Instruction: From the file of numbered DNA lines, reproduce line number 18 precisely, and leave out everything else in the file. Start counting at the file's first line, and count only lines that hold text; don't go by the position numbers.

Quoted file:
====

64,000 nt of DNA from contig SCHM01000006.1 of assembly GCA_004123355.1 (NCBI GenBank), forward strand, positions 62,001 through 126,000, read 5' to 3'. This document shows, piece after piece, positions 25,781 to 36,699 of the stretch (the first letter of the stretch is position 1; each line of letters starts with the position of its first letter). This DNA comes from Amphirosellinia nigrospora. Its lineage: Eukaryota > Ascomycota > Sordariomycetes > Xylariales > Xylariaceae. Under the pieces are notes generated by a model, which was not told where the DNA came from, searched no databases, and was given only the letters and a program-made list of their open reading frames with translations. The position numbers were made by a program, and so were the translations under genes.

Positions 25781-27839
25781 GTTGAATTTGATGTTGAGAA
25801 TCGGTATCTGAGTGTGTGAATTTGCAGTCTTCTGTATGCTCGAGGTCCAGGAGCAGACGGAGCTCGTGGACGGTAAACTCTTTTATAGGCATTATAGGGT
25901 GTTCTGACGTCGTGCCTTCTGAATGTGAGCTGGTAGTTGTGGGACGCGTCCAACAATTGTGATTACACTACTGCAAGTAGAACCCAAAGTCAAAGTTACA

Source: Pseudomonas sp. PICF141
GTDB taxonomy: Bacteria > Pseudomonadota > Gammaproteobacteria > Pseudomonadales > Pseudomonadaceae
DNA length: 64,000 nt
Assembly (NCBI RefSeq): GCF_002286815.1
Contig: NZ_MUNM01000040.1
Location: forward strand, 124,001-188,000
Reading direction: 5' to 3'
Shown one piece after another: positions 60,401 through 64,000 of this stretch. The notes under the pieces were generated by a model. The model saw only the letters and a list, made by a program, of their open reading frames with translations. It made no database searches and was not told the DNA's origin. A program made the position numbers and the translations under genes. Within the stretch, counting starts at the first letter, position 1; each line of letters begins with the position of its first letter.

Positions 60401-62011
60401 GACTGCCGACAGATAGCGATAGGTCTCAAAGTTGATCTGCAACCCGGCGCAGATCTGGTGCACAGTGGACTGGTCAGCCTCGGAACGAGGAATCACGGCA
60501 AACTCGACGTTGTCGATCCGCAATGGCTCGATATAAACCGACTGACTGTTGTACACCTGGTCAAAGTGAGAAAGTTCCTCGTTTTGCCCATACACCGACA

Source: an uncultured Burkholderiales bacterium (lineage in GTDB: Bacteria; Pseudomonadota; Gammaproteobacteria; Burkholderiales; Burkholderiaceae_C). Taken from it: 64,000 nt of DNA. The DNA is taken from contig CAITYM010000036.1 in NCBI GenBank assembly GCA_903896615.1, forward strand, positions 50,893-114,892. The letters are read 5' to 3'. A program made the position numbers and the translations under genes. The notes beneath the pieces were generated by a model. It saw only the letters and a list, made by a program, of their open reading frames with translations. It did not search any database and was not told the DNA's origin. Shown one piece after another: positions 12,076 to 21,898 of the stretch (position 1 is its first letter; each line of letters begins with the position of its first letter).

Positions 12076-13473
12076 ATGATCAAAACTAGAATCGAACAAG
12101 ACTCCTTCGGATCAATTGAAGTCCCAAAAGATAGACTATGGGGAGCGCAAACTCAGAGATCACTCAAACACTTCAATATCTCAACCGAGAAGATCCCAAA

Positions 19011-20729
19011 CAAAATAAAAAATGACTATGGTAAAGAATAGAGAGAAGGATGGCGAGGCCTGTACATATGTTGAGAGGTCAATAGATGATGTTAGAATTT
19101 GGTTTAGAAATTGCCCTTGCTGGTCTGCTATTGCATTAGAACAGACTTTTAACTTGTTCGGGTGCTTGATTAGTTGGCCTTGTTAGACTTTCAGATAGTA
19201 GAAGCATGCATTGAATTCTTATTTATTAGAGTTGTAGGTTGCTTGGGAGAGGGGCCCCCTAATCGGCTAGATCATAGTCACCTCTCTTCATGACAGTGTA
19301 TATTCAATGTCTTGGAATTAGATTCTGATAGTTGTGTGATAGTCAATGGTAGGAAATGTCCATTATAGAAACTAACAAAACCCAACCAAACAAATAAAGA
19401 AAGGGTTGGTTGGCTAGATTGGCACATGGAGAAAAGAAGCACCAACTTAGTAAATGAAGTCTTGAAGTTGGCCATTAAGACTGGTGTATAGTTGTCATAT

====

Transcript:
Positions 12076-13473